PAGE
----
Direct Part Marking (DPM) and Parts Coding

Manufacturers can use DPM to track parts throughout the manufacturing process and supply chain. It is ideal for locating parts for service or recall and can assist in liability and warranty resolution.

What is Direct Part Marking?

Direct Part Marking (DPM) is the process of marking manufactured parts with unique, permanent machine-readable codes containing key product information. These codes are applied by part marking machines. Part marking allows components to be traced through the supply chain and each part’s lifecycle. Part identification also decreases the need for manual code entry, improves code accuracy and reliability, and speeds up data exchange.

Direct Data Matrix part marking

What is a DPM code?

Part numbers, serial numbers, batch codes and date codes are the most common types of DPM codes marked onto parts. But it can include other traceability information as well. These codes can be marked onto the part in the form of alphanumeric text, 2D Data Matrix codes, barcodes or symbols.

What are common methods of Direct Part Marking?

Laser Marking, Continuous Inkjet Printing, Dot Peening and Electrochemical Etching are the most common methods for DPM.

Laser Marking uses CO2 or fiber lasers to apply the information directly onto the part by removing some of the substrate surface. Laser markers with different power outputs can be used to achieve different marking effects, from light etching to deeper engraving of the parts.

Continuous Inkjet Printing (CIJ) uses specialist inks to deliver robust, legible printing on nearly any surface, smooth or irregular. Inkjets can apply codes on the side, top, bottom or even the inside of a part. One key consideration with inkjet printing is making sure the part to be marked is clean so that the code will be clear.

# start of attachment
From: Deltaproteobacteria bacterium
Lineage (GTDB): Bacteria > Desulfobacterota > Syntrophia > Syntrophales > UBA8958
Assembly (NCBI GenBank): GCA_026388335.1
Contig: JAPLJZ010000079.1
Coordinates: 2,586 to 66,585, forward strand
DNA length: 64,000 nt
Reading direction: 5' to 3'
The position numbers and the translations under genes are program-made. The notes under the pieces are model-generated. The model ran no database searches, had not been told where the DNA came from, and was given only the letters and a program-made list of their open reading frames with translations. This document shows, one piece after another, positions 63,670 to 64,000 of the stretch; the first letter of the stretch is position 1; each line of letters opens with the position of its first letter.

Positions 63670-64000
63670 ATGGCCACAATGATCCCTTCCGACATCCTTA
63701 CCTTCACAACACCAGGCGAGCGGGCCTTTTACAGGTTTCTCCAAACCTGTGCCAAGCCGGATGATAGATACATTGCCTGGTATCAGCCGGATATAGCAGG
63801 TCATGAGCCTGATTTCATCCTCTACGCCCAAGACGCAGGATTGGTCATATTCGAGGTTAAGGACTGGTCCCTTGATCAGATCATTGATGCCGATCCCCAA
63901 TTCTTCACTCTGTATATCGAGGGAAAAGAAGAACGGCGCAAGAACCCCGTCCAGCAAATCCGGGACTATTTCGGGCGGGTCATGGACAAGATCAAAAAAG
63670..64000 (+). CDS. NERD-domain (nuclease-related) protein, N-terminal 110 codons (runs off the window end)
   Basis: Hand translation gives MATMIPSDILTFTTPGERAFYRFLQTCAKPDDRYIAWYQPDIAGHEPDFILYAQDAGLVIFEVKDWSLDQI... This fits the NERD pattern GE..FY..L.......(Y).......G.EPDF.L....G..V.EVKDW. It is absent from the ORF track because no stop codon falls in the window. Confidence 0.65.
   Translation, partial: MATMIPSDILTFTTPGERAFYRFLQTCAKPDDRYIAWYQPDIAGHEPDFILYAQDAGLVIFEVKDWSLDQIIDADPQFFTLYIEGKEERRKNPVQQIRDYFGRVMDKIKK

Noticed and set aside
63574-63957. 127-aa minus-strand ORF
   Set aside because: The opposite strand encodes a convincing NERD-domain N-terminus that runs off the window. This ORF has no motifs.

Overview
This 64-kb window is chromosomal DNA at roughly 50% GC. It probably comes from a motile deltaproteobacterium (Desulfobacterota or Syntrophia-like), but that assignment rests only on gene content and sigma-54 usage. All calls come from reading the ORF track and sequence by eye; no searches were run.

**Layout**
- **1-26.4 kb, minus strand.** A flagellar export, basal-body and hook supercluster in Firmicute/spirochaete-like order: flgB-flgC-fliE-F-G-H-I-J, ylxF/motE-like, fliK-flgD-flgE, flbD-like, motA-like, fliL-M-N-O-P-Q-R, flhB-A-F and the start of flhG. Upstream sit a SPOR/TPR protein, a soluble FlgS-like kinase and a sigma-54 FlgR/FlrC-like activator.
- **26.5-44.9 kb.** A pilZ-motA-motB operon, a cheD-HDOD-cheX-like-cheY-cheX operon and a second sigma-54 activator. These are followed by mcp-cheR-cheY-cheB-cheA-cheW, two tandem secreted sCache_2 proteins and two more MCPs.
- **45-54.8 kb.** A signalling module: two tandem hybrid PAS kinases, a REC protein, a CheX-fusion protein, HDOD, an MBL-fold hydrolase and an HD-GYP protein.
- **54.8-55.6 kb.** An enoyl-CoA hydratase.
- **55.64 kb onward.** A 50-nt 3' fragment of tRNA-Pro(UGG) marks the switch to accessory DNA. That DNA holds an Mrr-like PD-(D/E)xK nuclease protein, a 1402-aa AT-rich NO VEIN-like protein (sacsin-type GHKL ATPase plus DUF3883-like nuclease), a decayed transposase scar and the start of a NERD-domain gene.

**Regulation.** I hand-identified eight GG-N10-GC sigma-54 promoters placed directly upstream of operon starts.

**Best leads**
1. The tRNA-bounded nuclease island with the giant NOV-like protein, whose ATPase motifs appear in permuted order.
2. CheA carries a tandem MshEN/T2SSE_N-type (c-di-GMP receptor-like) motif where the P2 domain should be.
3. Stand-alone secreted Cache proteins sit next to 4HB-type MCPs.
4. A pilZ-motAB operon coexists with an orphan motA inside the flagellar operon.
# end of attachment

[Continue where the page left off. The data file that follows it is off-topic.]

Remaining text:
Dot Peen Marking uses an indenting pin to create an indentation for each dot in the Data Matrix code. The contrast needed for accurate verification comes from the light that reflects differently on the indentations and the surface of the product.

Electrochemical Etching removes layers of material via electrolysis. This chemical etching process takes an image on a stencil and transfers it to an electrically conductive product by the action of electrolyte and electricity

What is Part traceability and why is it important?

Traceability is a process used to track a part throughout its lifecycle using a unique identification code. Traceability allows manufacturers to:

  • Control the supply chain by keeping track of parts across the production process.
  • Quickly locate parts for recall campaigns and service inquiries.
  • Meet growing requirements and regulations.
  • Protect against counterfeits.

Are there any changes in the industry?

The Aerospace, Automotive and Pharmaceutical industries are broadly all moving from one-dimensional (1D) towards two-dimensional (2D) coding – also known as Data Matrix codes. The advantages of 2D codes are:

  • Contain more information in a small amount of space
  • Can be applied with a variety of direct marking methods
  • Have greater reading reliability

Which factors should a buyer consider when evaluating marking technologies?

  • Substrate/Application (the surface being marked).
  • Production Line (ease of integration and mobility).
  • Budget (balancing upfront costs with lifetime upkeep).

Videojet Direct Part Marking Solutions

Videojet offers several technologies that meet a wide array of part marking applications. Learn more about:

Download the documents below to learn more

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